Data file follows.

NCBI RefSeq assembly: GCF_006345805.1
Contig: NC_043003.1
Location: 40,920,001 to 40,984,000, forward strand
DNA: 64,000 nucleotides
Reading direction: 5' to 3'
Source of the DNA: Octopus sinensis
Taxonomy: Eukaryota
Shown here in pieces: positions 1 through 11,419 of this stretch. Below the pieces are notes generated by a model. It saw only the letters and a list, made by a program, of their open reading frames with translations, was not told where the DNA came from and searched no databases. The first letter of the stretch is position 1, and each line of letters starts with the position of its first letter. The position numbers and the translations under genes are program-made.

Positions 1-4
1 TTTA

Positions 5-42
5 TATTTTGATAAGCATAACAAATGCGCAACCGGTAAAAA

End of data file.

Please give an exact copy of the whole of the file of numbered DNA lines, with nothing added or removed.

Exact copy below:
NCBI RefSeq assembly: GCF_006345805.1
Contig: NC_043003.1
Location: 40,920,001 to 40,984,000, forward strand
DNA: 64,000 nucleotides
Reading direction: 5' to 3'
Source of the DNA: Octopus sinensis
Taxonomy: Eukaryota
Shown here in pieces: positions 1 through 11,419 of this stretch. Below the pieces are notes generated by a model. It saw only the letters and a list, made by a program, of their open reading frames with translations, was not told where the DNA came from and searched no databases. The first letter of the stretch is position 1, and each line of letters starts with the position of its first letter. The position numbers and the translations under genes are program-made.

Positions 1-4
1 TTTA

Positions 5-42
5 TATTTTGATAAGCATAACAAATGCGCAACCGGTAAAAA